• Dyscalcula – a mathematical disability in which a person has a difficult time solving arithmetic problems and grasping math concepts.
  • Dysgraphia – a writing disability in which a person finds it hard to form letters or write within a defined space.
  • Auditory and Visual Processing Disorders – sensory disabilities in which a person has difficulty understanding language despite normal hearing and vision.
  • Nonverbal Learning Disabilities – a neurological disorder which originates in the right hemisphere of the brain, causing problems with visual-spatial, intuitive, organizational, evaluative and holistic processing functions.

Facts about learning disabilities*

  • Fifteen percent of the U.S. population, or one in seven Americans, has some type of learning disability, according to the National Institutes of Health.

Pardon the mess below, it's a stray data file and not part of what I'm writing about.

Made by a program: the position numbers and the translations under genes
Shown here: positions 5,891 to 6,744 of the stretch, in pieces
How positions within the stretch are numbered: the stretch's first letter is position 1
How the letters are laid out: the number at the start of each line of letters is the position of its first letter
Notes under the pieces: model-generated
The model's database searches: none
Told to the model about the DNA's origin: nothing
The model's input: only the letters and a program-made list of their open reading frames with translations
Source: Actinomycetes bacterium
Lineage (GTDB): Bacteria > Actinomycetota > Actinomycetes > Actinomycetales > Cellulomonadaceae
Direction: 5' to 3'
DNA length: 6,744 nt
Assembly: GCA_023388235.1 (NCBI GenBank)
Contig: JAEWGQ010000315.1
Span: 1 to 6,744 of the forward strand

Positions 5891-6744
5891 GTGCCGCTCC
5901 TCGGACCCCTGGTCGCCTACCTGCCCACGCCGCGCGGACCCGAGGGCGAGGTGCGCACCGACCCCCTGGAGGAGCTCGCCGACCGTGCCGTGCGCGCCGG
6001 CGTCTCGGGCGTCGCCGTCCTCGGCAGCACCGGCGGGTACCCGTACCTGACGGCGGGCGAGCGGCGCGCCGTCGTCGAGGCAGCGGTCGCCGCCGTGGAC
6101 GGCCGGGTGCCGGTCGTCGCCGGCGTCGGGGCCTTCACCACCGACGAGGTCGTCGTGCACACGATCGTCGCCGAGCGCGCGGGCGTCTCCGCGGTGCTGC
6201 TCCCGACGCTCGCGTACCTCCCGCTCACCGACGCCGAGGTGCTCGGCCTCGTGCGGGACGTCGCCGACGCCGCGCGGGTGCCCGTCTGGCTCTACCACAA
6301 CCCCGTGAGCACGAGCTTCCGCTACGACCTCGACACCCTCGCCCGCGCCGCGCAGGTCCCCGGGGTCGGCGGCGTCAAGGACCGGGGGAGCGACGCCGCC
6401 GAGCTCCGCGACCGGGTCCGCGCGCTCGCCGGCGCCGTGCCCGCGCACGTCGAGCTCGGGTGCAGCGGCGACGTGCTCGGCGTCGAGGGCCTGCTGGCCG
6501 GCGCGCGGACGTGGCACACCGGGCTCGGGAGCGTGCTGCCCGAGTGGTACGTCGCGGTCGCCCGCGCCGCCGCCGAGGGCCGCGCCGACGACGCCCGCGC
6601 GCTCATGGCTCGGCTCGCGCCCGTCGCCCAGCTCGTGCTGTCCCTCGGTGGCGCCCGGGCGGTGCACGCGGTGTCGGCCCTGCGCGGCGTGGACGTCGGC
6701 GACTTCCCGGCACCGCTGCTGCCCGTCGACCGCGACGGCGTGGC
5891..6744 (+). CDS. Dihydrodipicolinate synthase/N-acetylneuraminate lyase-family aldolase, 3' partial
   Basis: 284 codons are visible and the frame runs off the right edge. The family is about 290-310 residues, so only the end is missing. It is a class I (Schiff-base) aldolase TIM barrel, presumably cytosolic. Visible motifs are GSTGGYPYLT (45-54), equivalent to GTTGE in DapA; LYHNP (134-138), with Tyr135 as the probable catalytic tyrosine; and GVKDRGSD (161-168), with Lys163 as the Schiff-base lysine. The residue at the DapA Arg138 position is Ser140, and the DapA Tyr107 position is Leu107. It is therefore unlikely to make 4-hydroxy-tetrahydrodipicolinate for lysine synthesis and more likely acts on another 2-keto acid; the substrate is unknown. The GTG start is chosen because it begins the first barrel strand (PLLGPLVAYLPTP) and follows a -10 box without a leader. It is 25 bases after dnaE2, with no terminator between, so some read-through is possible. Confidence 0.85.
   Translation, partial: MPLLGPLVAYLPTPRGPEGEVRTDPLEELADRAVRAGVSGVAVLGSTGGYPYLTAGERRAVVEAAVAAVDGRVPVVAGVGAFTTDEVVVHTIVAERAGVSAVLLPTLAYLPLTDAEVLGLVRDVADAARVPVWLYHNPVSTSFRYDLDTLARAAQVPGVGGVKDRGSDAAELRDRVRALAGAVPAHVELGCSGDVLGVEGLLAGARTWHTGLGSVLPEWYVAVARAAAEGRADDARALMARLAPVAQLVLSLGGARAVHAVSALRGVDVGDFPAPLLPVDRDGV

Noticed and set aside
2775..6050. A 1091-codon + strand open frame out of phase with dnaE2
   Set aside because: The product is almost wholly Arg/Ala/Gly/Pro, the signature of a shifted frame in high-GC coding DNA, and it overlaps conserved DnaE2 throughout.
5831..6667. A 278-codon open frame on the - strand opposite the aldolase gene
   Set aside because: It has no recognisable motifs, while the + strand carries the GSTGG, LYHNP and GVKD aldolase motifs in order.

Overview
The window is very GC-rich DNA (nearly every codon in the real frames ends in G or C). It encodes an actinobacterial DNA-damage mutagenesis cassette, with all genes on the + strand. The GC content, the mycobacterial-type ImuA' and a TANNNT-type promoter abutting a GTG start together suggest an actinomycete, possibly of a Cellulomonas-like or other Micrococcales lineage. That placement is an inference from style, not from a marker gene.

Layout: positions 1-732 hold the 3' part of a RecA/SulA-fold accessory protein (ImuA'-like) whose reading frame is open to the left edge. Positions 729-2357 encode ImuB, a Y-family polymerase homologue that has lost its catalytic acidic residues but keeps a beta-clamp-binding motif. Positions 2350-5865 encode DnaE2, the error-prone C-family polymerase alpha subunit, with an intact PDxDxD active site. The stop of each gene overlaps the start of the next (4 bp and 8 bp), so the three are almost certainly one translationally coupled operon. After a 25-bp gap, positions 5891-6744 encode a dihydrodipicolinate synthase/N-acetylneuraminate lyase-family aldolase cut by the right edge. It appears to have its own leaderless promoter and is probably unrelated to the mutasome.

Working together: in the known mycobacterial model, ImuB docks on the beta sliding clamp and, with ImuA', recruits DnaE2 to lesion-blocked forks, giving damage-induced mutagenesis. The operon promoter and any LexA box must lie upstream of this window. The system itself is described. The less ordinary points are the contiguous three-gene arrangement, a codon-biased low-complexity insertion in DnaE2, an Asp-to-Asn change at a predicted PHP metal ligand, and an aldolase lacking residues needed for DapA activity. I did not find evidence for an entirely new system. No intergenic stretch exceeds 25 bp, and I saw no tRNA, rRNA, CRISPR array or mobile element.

• Difficulty with basic reading and language skills are the most common learning disabilities. As many as 80% of students with learning disabilities have reading problems.
  • Learning disabilities often run in families.
  • Learning disabilities should not be confused with other disabilities such as mental retardation, autism, deafness, blindness, and behavioral disorders. None of these conditions are learning disabilities. In addition, they should not be confused with lack of educational opportunities like frequent changes of schools or attendance problems. Also, children who are learning English do not necessarily have a learning disability.
  • Attention disorders, such as Attention Deficit/Hyperactivity Disorder (ADHD) and learning disabilities often occur at the same time, but the two disorders are not the same.